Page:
It looks to me that Davao City Mayor Rodrigo “Digong” Duterte can give leading presidential aspirants a run for their money should he decide to go after Malacañang. I am not being scientific about this. Rather, this reading is based on people’s reactions and opinions juxtaposed against the country’s present state of affairs.
Let me clearly state: This is not an endorsement of the mayor but simply an attempt to analyze people’s fascination with, and in not a few, support for a possible Duterte candidacy.
I have written about who I thought would be the top contenders—Senator Grace Poe, Vice President Jejomar Binay, and Interior and Local Government Secretary Mar Roxas. Admittedly, I did not consider Digong Duterte as a major “candidate” until I took a closer look at people’s take on him.
“Candidate” Duterte has a few things going for him.
One, he is seen as a strong leader, someone with real political will who will go after crooks who break the law. No one would want to mess with him.
This was again demonstrated by recent reports about how he handled a tourist in Davao City who, after being told that smoking is prohibited, refused to stop. The mayor arrived, sat down, pointed a gun at the man’s crotch, and told him to choose among his balls being shot at, going to prison, or swallowing his cigarette butt. The tourist was reported to have chosen the last “option”.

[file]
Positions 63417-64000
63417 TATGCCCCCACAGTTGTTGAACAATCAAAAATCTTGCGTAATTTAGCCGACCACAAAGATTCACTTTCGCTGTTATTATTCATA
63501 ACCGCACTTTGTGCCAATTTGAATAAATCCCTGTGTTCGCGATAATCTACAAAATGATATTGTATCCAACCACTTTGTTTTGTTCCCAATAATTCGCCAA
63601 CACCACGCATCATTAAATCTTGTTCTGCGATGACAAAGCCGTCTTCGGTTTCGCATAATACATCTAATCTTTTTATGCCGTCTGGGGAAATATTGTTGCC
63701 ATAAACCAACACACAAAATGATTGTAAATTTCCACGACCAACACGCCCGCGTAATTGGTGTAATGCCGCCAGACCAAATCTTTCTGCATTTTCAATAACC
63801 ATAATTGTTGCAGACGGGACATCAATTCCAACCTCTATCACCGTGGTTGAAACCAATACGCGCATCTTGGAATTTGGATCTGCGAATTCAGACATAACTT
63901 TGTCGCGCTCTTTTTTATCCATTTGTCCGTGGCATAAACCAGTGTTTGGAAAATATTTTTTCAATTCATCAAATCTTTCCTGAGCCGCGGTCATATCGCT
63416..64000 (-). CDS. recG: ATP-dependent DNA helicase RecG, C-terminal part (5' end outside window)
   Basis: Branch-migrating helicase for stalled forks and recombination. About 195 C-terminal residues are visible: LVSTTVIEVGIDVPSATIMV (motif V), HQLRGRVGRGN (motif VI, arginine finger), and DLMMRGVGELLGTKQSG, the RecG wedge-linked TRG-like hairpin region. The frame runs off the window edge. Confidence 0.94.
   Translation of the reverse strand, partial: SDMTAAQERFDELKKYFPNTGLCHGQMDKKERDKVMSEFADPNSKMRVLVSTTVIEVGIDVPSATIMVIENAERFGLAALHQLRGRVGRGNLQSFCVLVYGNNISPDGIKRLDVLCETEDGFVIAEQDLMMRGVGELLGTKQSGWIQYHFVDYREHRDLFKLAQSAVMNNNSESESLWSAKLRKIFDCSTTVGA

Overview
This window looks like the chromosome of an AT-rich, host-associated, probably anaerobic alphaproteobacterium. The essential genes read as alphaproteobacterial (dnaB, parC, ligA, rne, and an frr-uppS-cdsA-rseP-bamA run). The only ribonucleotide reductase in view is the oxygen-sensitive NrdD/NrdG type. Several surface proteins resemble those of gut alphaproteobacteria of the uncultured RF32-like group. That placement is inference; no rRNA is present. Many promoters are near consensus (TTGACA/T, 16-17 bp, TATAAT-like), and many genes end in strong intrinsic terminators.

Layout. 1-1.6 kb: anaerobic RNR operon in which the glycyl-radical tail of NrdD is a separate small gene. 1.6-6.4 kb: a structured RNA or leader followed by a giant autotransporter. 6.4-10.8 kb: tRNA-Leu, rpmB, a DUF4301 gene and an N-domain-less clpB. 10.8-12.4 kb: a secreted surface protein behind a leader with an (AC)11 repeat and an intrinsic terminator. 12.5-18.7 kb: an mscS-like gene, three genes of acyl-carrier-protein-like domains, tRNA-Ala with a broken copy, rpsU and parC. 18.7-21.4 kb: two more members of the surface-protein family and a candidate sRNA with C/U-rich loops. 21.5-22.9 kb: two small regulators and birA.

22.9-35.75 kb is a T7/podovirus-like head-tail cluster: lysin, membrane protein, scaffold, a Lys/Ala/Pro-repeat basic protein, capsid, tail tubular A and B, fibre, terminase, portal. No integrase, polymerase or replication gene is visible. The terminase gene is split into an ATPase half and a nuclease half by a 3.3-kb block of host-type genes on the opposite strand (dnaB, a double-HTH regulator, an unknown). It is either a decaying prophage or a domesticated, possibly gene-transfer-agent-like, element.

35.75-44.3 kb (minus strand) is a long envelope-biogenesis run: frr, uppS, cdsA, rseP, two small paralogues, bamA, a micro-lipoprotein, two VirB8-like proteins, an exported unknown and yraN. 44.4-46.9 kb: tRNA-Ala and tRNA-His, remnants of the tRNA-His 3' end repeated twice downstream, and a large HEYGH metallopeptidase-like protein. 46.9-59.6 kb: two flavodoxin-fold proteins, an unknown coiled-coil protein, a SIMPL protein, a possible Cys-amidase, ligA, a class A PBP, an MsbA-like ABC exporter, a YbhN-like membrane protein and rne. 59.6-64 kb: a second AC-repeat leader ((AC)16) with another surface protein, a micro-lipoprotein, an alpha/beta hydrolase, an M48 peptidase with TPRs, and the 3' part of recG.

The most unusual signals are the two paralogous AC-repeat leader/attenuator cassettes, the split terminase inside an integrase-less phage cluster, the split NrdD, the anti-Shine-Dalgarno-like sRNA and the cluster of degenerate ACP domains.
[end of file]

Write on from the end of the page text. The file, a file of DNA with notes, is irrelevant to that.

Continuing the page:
Duterte is said to have no qualms about killing criminals OR suspected criminals. A friend once said that he particularly hated rapists and drug dealers.
Stories about Duterte’s “unconventional” ways of implementing the law are many making it hard to determine true ones from tall tales. These stories turn him into some sort of a “legend”, or a character from a wild, wild, west movie. But yes, Duterte is quite tough, scary, even.
Not everyone is happy, of course. Human rights groups question the mayor’s manner of doing things as these may be considered as human right violations. After all, criminals have rights as well.
So why would people want someone like Duterte to be president? Why even consider a potential human rights violator for the highest office?
The answer is simple. This is a direct reaction to the weak, almost absent leadership we presently have. After government’s failure to address the devastation brought by super Typhoon Yolanda, the death of SAF44 in Mamasapano, and most recently, the Iglesia ni Cristo protests that paralyzed traffic in Edsa, the people are simply fed up.
Filipinos’ frustration has peaked and they want the situation to radically change. People want a leader who will be at the top of the situation when problems arise. People want to see a leader who will be in control.
Those supportive of Duterte think that unlike the indecisive and weak Mar Roxas, Duterte is the strong leader they are looking for.
Two, Duterte is from the South and this appeals to voters from outside of “imperial Manila”. I have heard not a few say that for a change, it is time to have a president from Visayas or Mindanao. They say that previous presidents from Luzon neglected our people from these two areas.